Nosebleeds: Treatment, Causes and TherapyHealth Hub
Florida’s tourist season offers visitors from the Midwest, Eastern seaboard, and other wintry regions of the United States a break from cold, dry air—an all-too common factor of nosebleeds.
Cold air moving through the nose can dry and irritate the membranes that line the inside of the nose. Nosebleeds are more common in the winter—when cold viruses are prevalent and indoor air typically is drier—but they can happen in any season and for other reasons, too.
Seven in 10 people will have at least one nosebleed in their life. They’re more common in kids between 2 and 10 years old, and in adults older than 50.
Most nosebleeds look worse than they are. They can also be messy and uncomfortable but they’re rarely life threatening.
So don’t worry, in most instances. If you’re having nosebleeds but you’re unsure why, this information can help you find a solution.
Types of nosebleeds
Michael Horowitz, M.D., a board-certified neurosurgeon with Lee Physician Group, says while most nosebleeds are harmless and easily treated, the more serious cases of nasal bleeding involve repeat bouts that resist treatment and prevention.
“Ten percent of nosebleeds can be considered serious events because they can lead to airway obstruction from blood in the throat, breathing blood into the lungs, and significant blood loss,” he says.
Dr. Horowitz says there are two types of nosebleed, or epistaxis as it’s known medically:
- Most nosebleeds occur in the front part of the nose where the septum—the wall separating your nostrils—is rich with blood vessels. This type of nosebleed responds to remedies like applying pressure over the affected area.
- Posterior nosebleeds typically occur much deeper in the nose. These nosebleeds usually produce gushing blood from both nostrils and may also bleed into the throat. They’re less common, last longer, and more difficult to control than anterior nosebleeds.
How to treat a nosebleed
- To slow bleeding, sit upright to reduce the pressure in your nose.
- Tip your head forward to avoid swallowing blood.
- Pinch the soft part of your nose (just below the bony part) and breathe through your mouth for about 10 minutes.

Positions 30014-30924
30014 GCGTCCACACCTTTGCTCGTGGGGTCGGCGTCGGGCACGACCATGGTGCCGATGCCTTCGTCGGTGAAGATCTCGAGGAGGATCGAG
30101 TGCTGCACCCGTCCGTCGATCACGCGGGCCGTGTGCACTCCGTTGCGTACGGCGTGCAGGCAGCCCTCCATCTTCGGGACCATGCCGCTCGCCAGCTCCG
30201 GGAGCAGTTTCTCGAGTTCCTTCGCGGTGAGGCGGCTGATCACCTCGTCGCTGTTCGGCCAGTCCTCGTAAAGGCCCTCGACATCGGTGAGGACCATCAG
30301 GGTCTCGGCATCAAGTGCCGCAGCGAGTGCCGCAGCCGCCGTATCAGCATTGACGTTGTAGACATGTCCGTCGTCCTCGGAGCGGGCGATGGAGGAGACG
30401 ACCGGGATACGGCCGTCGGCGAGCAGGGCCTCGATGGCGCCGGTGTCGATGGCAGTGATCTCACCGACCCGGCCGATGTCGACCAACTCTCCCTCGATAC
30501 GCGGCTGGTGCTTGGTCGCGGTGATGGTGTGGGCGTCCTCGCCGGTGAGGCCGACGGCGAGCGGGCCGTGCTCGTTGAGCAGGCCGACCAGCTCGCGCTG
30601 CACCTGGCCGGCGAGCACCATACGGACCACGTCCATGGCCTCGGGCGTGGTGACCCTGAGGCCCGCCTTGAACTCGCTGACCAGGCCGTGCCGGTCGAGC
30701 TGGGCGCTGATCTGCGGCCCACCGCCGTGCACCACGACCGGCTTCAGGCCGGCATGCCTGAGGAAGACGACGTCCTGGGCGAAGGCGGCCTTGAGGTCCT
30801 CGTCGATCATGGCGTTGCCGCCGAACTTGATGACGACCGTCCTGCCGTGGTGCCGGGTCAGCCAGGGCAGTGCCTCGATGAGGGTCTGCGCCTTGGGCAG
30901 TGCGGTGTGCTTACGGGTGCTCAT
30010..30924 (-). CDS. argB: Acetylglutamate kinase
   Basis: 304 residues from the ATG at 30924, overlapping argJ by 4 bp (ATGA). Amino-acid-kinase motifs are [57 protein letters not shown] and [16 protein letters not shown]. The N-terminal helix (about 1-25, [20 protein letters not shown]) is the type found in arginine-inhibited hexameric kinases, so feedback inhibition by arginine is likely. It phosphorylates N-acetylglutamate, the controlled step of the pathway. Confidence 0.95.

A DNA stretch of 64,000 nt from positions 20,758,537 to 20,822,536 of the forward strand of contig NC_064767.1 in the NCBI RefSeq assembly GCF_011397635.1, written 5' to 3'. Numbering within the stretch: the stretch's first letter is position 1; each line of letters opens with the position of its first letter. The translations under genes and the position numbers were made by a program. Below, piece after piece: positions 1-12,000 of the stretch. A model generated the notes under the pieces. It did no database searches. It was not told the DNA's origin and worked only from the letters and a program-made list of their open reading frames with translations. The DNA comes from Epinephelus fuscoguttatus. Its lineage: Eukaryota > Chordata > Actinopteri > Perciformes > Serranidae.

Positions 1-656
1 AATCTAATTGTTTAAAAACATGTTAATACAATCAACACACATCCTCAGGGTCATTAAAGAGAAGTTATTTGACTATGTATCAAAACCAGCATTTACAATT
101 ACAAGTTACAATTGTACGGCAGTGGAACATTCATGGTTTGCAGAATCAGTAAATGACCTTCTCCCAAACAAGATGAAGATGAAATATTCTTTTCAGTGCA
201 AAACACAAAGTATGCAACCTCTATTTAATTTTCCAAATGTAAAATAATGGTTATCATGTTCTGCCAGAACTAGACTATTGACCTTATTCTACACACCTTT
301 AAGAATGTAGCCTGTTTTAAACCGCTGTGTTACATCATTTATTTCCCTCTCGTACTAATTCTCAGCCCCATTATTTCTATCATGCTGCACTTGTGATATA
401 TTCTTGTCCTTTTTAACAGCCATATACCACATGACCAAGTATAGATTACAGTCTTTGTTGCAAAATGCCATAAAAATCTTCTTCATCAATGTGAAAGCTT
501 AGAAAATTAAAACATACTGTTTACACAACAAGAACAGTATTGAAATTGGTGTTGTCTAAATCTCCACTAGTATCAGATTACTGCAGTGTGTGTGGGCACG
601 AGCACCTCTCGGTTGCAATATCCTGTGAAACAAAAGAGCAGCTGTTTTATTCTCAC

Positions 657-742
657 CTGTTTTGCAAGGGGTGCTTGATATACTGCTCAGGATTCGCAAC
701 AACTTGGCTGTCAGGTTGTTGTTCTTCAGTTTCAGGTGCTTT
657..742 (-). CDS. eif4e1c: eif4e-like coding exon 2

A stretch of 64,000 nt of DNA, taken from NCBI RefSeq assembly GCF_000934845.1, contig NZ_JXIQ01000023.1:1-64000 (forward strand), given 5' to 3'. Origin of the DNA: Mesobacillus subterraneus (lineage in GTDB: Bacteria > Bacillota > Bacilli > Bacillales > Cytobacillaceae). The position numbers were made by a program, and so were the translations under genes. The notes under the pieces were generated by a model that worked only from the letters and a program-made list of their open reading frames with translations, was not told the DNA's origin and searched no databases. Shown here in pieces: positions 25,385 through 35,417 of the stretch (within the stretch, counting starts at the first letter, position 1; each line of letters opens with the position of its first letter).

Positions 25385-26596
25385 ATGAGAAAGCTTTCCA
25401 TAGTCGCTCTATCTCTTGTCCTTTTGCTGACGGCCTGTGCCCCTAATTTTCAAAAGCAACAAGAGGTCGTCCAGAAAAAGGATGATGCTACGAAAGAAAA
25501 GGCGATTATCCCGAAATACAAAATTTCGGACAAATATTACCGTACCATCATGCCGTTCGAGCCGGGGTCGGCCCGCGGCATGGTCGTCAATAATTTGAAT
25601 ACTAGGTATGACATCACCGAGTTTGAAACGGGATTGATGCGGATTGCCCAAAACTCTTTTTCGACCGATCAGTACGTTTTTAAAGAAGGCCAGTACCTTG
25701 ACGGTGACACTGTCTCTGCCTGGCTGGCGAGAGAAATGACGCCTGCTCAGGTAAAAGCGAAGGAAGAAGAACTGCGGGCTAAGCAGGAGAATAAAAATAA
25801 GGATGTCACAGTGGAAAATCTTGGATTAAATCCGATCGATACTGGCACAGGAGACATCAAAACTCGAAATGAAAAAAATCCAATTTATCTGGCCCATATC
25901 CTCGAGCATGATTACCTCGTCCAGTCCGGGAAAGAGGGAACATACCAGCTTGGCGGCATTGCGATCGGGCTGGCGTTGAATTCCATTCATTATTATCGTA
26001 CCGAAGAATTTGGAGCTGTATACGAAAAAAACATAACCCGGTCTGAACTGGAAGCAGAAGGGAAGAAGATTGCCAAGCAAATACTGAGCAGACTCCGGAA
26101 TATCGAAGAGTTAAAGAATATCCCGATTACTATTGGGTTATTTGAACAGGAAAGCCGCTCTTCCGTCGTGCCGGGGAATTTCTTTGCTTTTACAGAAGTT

- If your nose still bleeds after 10 minutes of pressure, pinch it for an additional 10 minutes. If the bleeding continues, contact your doctor.
- Once the bleeding has stopped, don’t pick or blow your nose. Also, avoid bending forward.
What causes a nosebleed?
- Picking your nose or rubbing it too hard
- Very cold or heated air that dries out the inside of your nose.
- Allergy medicines, decongestant nasal sprays, or other medications
- Colds, sneezing, sinus or respiratory infections
- Chronic sinusitis or rhinitis
- Environmental irritants
Posterior nosebleeds typically require advanced treatment approaches, according to Dr. Horowitz. Blood thinners such as Warfarin and Plavix, and even aspirin, can cause or worsen posterior nosebleeds. Other causes include high blood pressure, blood clotting disorder, and arteriovenous malformation (AVM).
“AVM is an abnormal tangle of blood vessels connecting arteries and veins,” Dr. Horowitz explains, who is also a neuroendovascular surgeon. “Nosebleeds are common manifestations of genetic disorder called Osler-Weber-Rendu Syndrome, which affects about 1 in 5,000 people. But whatever the cause of any recurrent and excessive nosebleeds you’re having, see your doctor for evaluation and treatment. Treatment options are available.”
Endovascular treatment: One and done
For the appropriate patient, Dr. Horowitz says endovascular therapy offers a sound treatment option for controlling excessive nosebleeds.
The procedure is painless, minimally invasive, and quick.
For patients undergoing endovascular surgery on a non-emergent basis, the procedure doesn’t require a hospital stay or follow-up, either.
When to see your doctor
You should call the doctor or visit the emergency department if:
- You feel dizzy, weak, or faint (like you might pass out).
- Your nose is bleeding fast or you seem to be losing a lot of blood.
- You just started taking a new medicine.
- You have other symptoms like unusual bruising on your body.
- You are bleeding for a long time after you get hurt.
- You are bleeding from other areas of your body, such as your gums.
Michael Horowitz, M.D., a neurosurgeon and neuroendovascular surgeon with Lee Physician Group, is board-certified in neurosurgery. Dr. Horowitz completed both a general surgery internship and a neurological surgery residency at the University of Pittsburgh Medical Center, in Pittsburgh. He completed a fellowship in neuroendovascular surgery/interventional neuroradiology at the University of Texas Southwestern Medical Center, in Dallas. Dr. Horowitz has specialized interests in vascular neurology, stroke, cranial nerve disorders, brain tumors, and hydrocephalus.